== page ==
Testing Electron apps with Playwright and GitHub Actions

Yesterday I figured out (issue 133) how to use Playwright to run tests against my Electron app, and then execute those tests in CI using GitHub Actions, for my datasett-app repo for my Datasette Desktop macOS application.

Installing @playwright/test

You need to install the @playwright/test package. You can do that like so:

npm i -D @playwright/test

This adds it to devDependencies in your package.json, something like this:

  "devDependencies": {
    "@playwright/test": "^1.23.2",

Writing a test

I dropped the following into a test/spec.mjs file:

import { test, expect } from '@playwright/test';
import { _electron } from 'playwright';

test('App launches and quits', async () => {
  const app = await _electron.launch({args: ['main.js']);
  const window = await app.firstWindow();
  await expect(await window.title()).toContain('Loading');
  await app.close();

The .mjs extension is necessary in order to use import, since it lets Node.js know that this file is a JavaScript module.

The test can be run using playwright test.

I later added it to my package.json section like this:

  "scripts": {
    "test": "playwright test"

Now I can run the Playwright tests using npm test.

Recording video of the tests

Recording videos of the test runs turns out to be easy: change the _electron.launch() line to look like this:

  const app = await _electron.launch({
    args: ['main.js'],
    recordVideo: {dir: 'test-videos'}

This creates the videos as .webm files in the test-videos directory.

These videos can be opened in Chrome, or can be converted to mp4 using ffmpeg (available on macOS via brew install ffmpeg):

ffmpeg -i bc74c2a51bd91fe6f6cb815e6b99b6c7.webm bc74c2a51bd91fe6f6cb815e6b99b6c7.mp4

Converting to .mp4 means you can drag and drop them onto a GitHub Issues thread and get an embedded video player. Here's an example I recorded.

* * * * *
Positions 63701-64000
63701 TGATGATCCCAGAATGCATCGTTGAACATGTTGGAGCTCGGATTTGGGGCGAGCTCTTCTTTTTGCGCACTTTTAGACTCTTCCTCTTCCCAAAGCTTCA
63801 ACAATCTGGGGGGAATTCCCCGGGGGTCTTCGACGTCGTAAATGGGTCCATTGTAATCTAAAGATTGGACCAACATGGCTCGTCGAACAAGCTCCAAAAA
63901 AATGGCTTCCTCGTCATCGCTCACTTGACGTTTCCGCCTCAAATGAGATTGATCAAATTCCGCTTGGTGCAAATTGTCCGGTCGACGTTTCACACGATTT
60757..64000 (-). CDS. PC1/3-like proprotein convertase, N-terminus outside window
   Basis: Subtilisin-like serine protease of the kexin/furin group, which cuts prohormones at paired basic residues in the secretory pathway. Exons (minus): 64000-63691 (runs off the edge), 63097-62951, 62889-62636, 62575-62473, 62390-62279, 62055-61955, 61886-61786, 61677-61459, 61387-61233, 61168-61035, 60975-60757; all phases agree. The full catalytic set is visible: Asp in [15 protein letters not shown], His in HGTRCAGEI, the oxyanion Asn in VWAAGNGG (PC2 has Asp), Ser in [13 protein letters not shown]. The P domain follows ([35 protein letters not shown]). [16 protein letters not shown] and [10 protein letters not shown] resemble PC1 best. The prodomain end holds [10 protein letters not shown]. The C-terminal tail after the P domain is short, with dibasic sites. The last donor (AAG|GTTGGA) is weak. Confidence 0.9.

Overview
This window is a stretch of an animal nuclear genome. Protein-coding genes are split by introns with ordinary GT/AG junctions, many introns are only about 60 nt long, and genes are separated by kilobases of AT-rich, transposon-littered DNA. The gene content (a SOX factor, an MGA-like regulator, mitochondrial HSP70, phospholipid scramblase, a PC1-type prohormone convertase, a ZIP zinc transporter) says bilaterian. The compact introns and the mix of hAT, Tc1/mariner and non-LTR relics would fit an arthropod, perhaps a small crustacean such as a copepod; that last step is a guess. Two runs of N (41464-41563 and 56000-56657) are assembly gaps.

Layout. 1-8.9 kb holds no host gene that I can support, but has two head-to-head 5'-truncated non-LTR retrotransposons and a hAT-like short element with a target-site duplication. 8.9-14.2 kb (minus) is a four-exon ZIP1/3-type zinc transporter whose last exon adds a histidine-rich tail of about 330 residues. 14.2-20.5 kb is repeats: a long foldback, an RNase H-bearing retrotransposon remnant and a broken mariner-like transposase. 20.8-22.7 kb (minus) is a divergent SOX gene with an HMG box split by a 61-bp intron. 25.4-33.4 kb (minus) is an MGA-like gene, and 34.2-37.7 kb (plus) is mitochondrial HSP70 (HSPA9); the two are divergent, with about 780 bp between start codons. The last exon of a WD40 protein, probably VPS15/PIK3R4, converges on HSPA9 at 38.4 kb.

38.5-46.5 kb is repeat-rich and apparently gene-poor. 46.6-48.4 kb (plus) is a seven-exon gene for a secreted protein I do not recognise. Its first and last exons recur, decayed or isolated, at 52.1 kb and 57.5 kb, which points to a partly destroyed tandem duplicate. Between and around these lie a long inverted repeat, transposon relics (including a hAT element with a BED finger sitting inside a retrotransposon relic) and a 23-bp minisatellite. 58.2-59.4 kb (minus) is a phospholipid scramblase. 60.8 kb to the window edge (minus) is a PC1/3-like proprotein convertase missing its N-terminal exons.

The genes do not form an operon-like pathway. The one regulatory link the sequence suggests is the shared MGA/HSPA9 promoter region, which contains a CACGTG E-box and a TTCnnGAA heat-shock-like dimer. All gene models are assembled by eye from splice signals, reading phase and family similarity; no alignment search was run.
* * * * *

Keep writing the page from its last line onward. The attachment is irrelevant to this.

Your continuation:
Custom timeouts

Playwright has a default 30s timeout on every action it takes. This turned out to be a bit too short for one of my tests, which installs a Python interpreter and a bunch of Python packages and can take 57s. Here's how I fixed that so the test could pass:

test('App launches and quits', async () => {
  // This disables the global 30s timeout
  const app = await _electron.launch({
    args: ['main.js'],
    recordVideo: {dir: 'test-videos'}
  const window = await app.firstWindow();
  // This sets a timeout of 90s for the page to load and the
  // element with id="run-sql-link" to appear in the DOM:
  await window.waitForSelector('#run-sql-link', {
    timeout: 90000
  await app.close();

Running it in GitHub Actions

I'm using the macos-latest image in my GitHub Actions workflow. The relevant configuration in my .github/workflows/test.yml file looks like this:

name: Test

on: push

    runs-on: macos-latest
      - uses: actions/checkout@v3
      - name: Configure Node caching
        uses: actions/cache@v3
          cache-name: cache-node-modules
          path: ~/.npm
          key: ${{ runner.os }}-build-${{ env.cache-name }}-${{ hashFiles('**/package-lock.json') }}
          restore-keys: |
            ${{ runner.os }}-build-${{ env.cache-name }}-
            ${{ runner.os }}-build-
            ${{ runner.os }}-
      - name: Install Node dependencies
        run: npm install
      - name: Run tests
        run: npm test
        timeout-minutes: 5
      - name: Upload test videos
        uses: actions/upload-artifact@v3
          name: test-videos
          path: test-videos/

This workflow configures NPM caching to avoid downloading everything every time, installs the dependencies, runs the tests, and then uploads the videos at the end.

Those videos end up attached to the workflow run as an artifact that can be downloaded and viewed locally.


Created 2022-07-13T15:29:19-07:00 · Edit